The insistent focus on laughter patterns has a strange effect on me as Provine runs through the footage. By the time we get to a cluster of high school kids, I’ve stopped hearing their spoken words at all, just the rhythmic peals of laughter breaking out every 10 seconds or so. After one particularly loud outbreak, Provine turns to me and says, “Now, do you think they’re all individually making a conscious decision to laugh?” He shakes his head dismissively. “Of course not. In fact, we’re often not even aware that we’re laughing. We’ve vastly overrated our conscious control of laughter.”
The limits of our voluntary power over laughter are most clearly exposed in studies of stroke victims who suffer from a disturbing condition, known as central facial paralysis, that prevents them from voluntarily moving either the left or right side of their face, depending on the location of the neurological damage. When these individuals are asked to smile or laugh on command, they produce lopsided grins: One side of the mouth curls up, the other remains frozen. But when they’re told a joke or they’re tickled, traditional smiles and laughs animate their entire faces.
There is evidence that the physical mechanism of laughter itself is generated in the brain stem, the most ancient region of the nervous system, which is also responsible for fundamental functions like breathing. Sometimes called the reptilian brain because its basic structure dates back to our reptile ancestors, the brain stem is largely devoted to our most primal instincts, far removed from the complex, higher-brain skills that allow us to understand humor. And yet somehow, in this primitive region, we find the urge to laugh.
Why do we have this unconscious propensity for something as frivolous as laughter? As I watch them on the screen, Provine’s teenagers remind me of an old Carl Sagan riff, which begins with his describing “a species of primate” that likes to gather in packs of 50 or 60 individuals, cram together in a darkened cave, and hyperventilate in unison, to the point of almost passing out. The behavior is described in such a way as to make it sound exotic and somewhat foolish, like salmon swimming furiously upstream to their deaths. The joke, of course, is that the primate is Homo sapiens and the group hyperventilation is our laughing together at comedy clubs or in theaters—or with the virtual crowds of television laugh tracks. I’m thinking about the Sagan quote when another burst of laughter arrives through the TV speakers, and without realizing what I’m doing, I find myself laughing along with the kids on the screen. I can’t help it. Their laughter is contagious.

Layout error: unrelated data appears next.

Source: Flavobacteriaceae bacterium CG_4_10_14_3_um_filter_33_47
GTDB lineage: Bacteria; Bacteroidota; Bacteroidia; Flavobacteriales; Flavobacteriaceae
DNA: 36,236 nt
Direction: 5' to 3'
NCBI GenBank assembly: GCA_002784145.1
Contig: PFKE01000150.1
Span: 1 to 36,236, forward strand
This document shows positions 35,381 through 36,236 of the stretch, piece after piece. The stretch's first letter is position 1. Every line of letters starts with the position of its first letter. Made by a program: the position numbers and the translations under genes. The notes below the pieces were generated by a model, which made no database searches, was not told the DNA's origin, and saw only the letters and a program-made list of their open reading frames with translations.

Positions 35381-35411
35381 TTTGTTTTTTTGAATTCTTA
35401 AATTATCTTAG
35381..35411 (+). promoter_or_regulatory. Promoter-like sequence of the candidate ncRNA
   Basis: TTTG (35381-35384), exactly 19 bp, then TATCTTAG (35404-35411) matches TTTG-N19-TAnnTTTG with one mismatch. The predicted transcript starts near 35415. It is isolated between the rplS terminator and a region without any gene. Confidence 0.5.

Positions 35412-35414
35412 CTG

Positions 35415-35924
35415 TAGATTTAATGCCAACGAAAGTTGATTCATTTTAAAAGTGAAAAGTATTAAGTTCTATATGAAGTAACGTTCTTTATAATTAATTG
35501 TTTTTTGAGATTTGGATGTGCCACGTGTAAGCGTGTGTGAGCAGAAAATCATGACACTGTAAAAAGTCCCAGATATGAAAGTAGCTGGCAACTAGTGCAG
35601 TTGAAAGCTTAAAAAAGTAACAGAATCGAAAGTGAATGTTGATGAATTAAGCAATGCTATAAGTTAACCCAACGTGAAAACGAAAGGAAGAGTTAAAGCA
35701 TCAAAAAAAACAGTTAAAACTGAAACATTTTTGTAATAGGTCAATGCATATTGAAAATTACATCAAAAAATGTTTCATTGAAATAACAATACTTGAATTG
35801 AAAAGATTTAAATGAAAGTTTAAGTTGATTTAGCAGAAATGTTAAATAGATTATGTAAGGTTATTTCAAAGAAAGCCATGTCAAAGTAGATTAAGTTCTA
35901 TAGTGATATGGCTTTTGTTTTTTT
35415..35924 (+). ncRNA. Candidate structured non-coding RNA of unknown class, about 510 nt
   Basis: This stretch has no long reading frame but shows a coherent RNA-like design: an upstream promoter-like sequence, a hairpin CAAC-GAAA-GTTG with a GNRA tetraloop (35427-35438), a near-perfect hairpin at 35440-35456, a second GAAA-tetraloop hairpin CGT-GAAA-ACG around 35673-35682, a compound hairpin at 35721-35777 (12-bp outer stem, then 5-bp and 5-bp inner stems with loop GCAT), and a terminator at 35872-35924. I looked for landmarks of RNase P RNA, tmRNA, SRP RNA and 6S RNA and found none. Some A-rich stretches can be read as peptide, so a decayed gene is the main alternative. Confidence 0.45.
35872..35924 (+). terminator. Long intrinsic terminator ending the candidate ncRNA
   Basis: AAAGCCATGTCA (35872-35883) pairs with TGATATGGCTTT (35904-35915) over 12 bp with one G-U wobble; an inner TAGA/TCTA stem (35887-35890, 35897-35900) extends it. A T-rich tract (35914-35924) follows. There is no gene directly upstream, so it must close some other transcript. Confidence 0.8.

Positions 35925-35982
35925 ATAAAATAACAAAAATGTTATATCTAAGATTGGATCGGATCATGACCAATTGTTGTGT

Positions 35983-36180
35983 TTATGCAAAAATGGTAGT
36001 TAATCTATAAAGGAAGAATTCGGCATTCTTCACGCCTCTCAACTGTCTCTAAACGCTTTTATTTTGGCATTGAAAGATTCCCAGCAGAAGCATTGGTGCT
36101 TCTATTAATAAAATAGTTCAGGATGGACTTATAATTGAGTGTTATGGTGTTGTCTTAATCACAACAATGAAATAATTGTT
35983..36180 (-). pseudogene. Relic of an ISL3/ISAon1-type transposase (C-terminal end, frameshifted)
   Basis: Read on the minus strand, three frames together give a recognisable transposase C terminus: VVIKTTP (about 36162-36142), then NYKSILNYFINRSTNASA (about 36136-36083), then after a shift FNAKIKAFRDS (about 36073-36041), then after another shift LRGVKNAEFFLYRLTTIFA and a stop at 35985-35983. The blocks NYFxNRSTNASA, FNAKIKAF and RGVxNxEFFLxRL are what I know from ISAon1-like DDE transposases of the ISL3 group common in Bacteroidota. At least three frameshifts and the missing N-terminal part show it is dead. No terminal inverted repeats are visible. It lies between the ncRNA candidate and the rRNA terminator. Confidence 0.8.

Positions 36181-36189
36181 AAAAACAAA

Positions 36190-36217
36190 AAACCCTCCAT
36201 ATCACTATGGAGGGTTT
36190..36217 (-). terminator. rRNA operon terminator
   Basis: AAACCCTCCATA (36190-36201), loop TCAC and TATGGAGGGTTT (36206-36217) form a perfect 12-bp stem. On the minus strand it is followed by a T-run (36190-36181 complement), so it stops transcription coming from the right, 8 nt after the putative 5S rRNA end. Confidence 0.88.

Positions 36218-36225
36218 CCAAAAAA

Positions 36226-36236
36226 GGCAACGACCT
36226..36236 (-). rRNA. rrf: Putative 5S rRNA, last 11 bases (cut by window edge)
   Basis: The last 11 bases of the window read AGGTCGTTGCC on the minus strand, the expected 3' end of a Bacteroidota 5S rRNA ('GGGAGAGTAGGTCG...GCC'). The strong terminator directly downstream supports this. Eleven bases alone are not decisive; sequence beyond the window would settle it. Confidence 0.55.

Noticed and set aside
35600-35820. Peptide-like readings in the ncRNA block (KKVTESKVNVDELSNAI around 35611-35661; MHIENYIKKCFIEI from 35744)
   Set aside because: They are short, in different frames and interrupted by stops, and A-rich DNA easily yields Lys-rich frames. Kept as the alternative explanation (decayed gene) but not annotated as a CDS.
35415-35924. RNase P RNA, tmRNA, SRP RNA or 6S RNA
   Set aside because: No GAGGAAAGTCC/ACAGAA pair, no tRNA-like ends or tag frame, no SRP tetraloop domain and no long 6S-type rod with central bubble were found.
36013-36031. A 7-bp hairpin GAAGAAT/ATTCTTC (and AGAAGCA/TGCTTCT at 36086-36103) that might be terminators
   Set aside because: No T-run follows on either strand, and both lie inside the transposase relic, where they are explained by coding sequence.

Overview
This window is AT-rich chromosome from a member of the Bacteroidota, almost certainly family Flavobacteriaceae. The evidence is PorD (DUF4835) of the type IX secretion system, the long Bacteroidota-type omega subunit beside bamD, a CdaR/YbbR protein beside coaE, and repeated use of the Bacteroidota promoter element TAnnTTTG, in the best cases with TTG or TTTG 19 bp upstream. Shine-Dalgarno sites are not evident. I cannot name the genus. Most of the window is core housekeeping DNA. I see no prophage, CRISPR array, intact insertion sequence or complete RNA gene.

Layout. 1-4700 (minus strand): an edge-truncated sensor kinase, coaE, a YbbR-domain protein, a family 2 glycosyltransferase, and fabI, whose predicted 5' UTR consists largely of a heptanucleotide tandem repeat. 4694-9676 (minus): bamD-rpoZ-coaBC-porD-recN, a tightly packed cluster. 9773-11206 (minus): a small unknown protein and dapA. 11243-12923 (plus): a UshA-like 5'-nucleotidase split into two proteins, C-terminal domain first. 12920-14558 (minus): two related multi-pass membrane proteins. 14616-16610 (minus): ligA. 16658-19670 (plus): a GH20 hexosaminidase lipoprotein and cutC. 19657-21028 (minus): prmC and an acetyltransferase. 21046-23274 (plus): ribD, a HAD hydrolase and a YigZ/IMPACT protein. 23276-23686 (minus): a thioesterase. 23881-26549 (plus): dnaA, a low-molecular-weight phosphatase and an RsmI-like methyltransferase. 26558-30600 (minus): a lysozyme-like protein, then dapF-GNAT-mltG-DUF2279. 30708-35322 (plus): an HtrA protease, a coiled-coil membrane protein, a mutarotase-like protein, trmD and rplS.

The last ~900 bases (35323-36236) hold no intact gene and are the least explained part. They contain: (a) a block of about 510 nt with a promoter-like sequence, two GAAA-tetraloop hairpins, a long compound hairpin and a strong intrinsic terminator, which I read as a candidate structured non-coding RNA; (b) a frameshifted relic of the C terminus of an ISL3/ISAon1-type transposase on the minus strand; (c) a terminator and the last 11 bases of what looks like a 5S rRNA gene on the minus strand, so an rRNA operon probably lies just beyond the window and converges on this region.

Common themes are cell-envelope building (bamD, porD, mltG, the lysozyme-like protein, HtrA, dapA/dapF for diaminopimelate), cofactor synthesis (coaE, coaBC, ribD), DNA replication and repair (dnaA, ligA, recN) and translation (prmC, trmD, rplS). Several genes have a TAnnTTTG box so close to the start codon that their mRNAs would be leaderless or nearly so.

Tickle me Washoe
We may be the only species on the planet that laughs together in such large groups, but we are not alone in our appetite for laughter. Not surprisingly, our near relatives, the chimpanzees, are also avid laughers, although differences in their vocal apparatus cause their laughter to sound somewhat more like panting. “The chimpanzee’s laughter is rapid and breathy, whereas ours is punctuated with glottal stops,” says legendary chimp researcher Roger Fouts. “Also, the chimpanzee laughter occurs on the inhale and exhale, while ours is primarily done on our exhales.”
Chimps don’t do stand-up routines, of course, but they do share a laugh-related obsession with humans, one that Provine believes is central to the roots of laughter itself: Chimps love tickling. Back in his lab, Provine shows me video footage of a pair of young chimps named Josh and Lizzie playing with a human caretaker. “That’s chimpanzee laughter you’re hearing,” Provine says. It’s close enough to human laughter that I find myself chuckling along.